And I kind of look at Oman as -- there's a U.S. diplomat I'm sure you're familiar with called Ryan Crocker, who is the currently U.S. ambassador to Afghanistan, who is one of the most effective diplomats of his generation, but always known as someone who doesn't go after headlines. He kind of quietly gets the job done.
And Oman is kind of the Ryan Crocker of Middle East diplomacy, in that they're not after the headlines, like Dubai, like Turkey, like Qatar, but they kind of quietly get the job done effectively. And Oman really played an instrumental role in winning the release, not only of Sarah Shourd last year, but also Josh and Shane today.
JUDY WOODRUFF: So, you're saying the money actually came from the Omani government?
KARIM SADJADPOUR: It appears that the money came from the Omani government. Whether they're reimbursed by the United States, I don't know.
But I think, for the sultan of Oman, a million dollars is probably a drop in the bucket.
JUDY WOODRUFF: Now, I noticed in President Obama's statement today, he mentioned -- he thanked the president of Iraq, Jalal Talabani, and he also thanked the Swiss government. What role did they play in...
KARIM SADJADPOUR: Well, the Swiss government looks after U.S. interests in Tehran. And the Swiss ambassador...
JUDY WOODRUFF: So, that was more of a formality?
KARIM SADJADPOUR: Exactly, yes.
JUDY WOODRUFF: And what about Iraq?
KARIM SADJADPOUR: Iraq also -- I mean, there were many back channels involved in these negotiations.
The Turks made efforts. The Iraqis made efforts. The Omanis made efforts. But, ultimately, I would go back and say that really the supreme leader probably made a decision that, you know, to continue to hold on to these people didn't really have any benefit. They didn't achieve anything.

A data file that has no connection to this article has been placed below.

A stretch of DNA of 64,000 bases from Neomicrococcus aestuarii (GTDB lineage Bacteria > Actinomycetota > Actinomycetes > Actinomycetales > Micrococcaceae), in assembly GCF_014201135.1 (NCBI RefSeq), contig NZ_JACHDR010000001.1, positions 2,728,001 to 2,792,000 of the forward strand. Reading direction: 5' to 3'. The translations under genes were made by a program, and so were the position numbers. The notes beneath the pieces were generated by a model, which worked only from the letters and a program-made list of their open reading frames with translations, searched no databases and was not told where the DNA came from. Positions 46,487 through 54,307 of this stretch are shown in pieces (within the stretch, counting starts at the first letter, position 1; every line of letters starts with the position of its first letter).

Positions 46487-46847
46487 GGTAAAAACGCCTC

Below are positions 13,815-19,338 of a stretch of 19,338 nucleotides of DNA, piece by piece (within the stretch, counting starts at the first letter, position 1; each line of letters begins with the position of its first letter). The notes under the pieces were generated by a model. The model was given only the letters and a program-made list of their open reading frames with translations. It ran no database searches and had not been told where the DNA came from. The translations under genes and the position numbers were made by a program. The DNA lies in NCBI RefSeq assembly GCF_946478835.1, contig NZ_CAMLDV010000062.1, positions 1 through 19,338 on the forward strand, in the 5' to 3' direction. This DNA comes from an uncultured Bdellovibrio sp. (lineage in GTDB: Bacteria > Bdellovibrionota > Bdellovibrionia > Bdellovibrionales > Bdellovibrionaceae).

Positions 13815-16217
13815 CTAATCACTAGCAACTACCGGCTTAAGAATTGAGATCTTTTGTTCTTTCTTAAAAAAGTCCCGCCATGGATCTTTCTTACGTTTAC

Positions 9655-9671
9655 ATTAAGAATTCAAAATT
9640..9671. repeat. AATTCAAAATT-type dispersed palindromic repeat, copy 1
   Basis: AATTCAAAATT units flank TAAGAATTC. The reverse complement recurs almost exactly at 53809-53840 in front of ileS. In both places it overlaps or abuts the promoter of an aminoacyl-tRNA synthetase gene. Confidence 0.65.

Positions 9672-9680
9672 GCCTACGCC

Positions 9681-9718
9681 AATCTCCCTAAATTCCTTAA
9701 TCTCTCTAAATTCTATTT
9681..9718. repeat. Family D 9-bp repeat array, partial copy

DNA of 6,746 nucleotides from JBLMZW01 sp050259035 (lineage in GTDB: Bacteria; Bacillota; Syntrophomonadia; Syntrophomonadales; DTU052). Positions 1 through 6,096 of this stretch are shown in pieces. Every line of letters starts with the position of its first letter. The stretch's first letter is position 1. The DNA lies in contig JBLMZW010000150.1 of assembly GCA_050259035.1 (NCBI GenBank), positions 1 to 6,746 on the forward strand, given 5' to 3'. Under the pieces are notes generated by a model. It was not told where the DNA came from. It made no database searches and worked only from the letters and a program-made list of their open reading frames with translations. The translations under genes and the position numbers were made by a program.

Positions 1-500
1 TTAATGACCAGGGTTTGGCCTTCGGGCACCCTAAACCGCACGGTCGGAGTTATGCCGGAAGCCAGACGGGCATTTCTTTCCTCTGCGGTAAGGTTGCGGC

JUDY WOODRUFF: So, when all is said and done, Karim Sadjadpour, U.S.-Iran relations any different, any better off, worse off, the same, as a result of all this?
KARIM SADJADPOUR: Well, they're worse off, unfortunately.
I think that this has really further tarnished Iran's international reputation. There's a new BBC poll out which says that Iran has now eclipsed North Korea as the least-liked nation in the world.
And I saw, even on Facebook, a young Iranian was commenting. And he said that, you know, what's sad about this is that these two young men never got to experience kind of the richness of Iranian culture or Iran's ancient history, the warmth of the Iranian people. All they saw was the inside of Evin prison, and now they're leaving.
And I think this really further isolates Iran internationally.
JUDY WOODRUFF: Does anyone think they were actually spying, as the Iranian government said?
KARIM SADJADPOUR: No, I don't think anyone thinks they were actually spying.
And the fact that the Iranian regime never wanted to try them publicly, they never produced a shred of evidence, I think, reveals the fact that they were doing what they said they were doing, which was hiking in Iraqi Kurdistan.
JUDY WOODRUFF: All right, Karim Sadjadpour, we thank you for being with us again.
KARIM SADJADPOUR: Thank you, Judy.